paper trail

Patrick Blanchfield on Freud; Abdulrazak Gurnah on his latest novel

Abdulrazak Gurnah. Photo: Amrei-Marie.

Patrick Blanchfield writes for the New Republic about Freud’s last days in Vienna: “If Freud himself, so attuned to the dark undercurrents of human behavior and so critical of the false security offered by our wishful illusions, proved unable to think clearly even as his country became unrecognizable around him and as nightmare after nightmare became real, what are our chances now?”

Abdulrazak Gurnah, winner of the 2021 Nobel Prize in Literature, talks with V. V. Ganeshananthan and Whitney Terrell for the Fiction/Non/Fiction podcast. Gurnah’s latest novel, Afterlives, was published this month.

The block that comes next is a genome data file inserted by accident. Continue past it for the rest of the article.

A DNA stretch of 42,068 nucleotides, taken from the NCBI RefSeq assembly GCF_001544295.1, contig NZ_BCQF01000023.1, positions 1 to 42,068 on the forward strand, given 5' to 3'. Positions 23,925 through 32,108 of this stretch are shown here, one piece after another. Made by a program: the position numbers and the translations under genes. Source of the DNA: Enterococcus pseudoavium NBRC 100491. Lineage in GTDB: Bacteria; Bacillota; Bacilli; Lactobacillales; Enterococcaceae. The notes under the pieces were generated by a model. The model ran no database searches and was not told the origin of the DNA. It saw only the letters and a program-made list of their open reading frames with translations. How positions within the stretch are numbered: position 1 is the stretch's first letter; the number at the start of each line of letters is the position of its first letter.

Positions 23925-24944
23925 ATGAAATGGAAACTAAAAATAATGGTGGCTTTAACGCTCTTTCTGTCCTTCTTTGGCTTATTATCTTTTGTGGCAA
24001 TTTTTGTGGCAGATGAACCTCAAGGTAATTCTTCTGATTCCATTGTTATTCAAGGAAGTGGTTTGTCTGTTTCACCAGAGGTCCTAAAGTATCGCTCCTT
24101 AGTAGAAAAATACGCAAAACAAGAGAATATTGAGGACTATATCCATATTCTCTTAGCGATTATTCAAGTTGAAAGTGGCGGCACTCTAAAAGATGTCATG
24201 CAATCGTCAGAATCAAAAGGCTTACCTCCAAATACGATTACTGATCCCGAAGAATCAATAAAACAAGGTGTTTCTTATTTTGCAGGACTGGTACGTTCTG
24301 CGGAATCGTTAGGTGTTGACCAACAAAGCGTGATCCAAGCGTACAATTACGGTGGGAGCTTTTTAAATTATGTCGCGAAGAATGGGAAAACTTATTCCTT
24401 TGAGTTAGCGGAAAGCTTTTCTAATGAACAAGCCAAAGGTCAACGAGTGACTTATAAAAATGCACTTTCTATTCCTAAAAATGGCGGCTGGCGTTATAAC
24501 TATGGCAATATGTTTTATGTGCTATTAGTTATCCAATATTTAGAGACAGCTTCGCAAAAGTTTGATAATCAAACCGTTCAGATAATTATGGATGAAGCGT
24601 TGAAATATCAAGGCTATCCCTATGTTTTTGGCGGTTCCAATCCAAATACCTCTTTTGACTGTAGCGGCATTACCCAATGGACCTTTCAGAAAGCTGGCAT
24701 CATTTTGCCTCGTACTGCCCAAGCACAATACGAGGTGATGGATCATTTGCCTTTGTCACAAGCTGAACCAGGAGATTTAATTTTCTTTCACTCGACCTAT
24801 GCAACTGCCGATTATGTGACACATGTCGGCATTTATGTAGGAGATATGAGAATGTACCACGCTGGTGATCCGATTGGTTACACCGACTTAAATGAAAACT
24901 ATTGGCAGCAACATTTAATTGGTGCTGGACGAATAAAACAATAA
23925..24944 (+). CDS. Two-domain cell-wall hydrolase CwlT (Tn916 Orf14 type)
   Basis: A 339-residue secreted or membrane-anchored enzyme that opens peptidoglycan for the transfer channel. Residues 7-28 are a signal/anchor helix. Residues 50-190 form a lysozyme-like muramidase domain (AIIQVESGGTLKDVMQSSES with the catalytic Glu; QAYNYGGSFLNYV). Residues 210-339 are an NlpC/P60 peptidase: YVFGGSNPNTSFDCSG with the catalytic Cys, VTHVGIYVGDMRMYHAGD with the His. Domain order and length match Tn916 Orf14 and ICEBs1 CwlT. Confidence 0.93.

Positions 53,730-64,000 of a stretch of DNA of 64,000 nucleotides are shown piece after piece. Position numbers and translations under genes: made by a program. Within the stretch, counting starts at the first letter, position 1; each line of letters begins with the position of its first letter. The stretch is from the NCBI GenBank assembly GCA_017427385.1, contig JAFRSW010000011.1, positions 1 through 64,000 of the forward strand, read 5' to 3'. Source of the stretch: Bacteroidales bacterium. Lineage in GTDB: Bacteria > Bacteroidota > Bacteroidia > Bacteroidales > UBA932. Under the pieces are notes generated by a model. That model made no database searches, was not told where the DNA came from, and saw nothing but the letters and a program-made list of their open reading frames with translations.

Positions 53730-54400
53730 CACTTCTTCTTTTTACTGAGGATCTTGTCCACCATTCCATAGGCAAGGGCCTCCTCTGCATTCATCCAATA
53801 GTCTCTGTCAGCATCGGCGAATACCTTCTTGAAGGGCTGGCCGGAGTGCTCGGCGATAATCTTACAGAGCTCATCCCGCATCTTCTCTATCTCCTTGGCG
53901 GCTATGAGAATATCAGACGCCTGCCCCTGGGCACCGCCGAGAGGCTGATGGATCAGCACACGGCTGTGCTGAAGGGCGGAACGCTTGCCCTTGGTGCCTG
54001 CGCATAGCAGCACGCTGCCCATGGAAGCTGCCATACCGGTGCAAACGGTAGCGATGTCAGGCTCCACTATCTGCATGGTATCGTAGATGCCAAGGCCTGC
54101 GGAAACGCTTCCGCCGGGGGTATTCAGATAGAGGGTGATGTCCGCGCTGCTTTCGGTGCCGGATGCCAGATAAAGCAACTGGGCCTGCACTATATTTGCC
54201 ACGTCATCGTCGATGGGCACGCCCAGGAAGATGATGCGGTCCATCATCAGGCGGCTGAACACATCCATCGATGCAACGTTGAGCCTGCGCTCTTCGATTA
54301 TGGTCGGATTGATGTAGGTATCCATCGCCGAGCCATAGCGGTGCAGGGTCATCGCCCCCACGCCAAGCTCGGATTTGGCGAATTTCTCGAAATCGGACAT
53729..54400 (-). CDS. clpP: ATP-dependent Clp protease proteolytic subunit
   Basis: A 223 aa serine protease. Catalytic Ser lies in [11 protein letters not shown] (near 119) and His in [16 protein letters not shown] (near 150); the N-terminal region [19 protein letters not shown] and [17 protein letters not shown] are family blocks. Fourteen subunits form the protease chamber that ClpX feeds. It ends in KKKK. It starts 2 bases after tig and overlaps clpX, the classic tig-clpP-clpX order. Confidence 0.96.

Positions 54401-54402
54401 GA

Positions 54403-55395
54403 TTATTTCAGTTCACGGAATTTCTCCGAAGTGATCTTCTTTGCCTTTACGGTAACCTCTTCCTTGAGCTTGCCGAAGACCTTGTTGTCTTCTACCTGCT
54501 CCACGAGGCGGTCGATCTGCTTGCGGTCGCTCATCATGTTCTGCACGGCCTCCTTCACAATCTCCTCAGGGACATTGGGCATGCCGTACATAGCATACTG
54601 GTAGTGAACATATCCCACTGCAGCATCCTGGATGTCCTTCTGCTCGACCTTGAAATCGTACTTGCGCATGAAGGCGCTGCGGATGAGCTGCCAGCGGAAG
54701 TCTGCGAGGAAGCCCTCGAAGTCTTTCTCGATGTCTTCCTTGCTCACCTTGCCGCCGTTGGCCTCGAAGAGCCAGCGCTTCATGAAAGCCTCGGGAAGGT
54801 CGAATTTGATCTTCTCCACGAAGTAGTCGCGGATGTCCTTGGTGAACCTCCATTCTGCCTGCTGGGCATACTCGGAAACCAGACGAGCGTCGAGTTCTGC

In The Nation, an interview with Hugh Ryan about his new book, The Women’s House of Detention: A Queer History of a Forgotten Prison.

For The Baffler, Anthony Domestico writes about Robert Crawford’s new book chronicling T. S. Eliot’s life after “The Waste Land.” In his review, Domestico points out that the poet had a lot of life left to live after his masterwork, which could seem anticlimactic. Domestico observes, “There are different ways a literary biographer might deal with this issue: rush through the last decades at a breakneck pace, say, or dilate upon the later, less celebrated work. Crawford employs neither strategy.”

On Tuesday, September 6th, Powell’s Books in Portland is hosting an online event with Gary Shteyngart and Carolyn Kellogg to discuss Shteyngart’s novel Our Country Friends, which is coming out in paperback.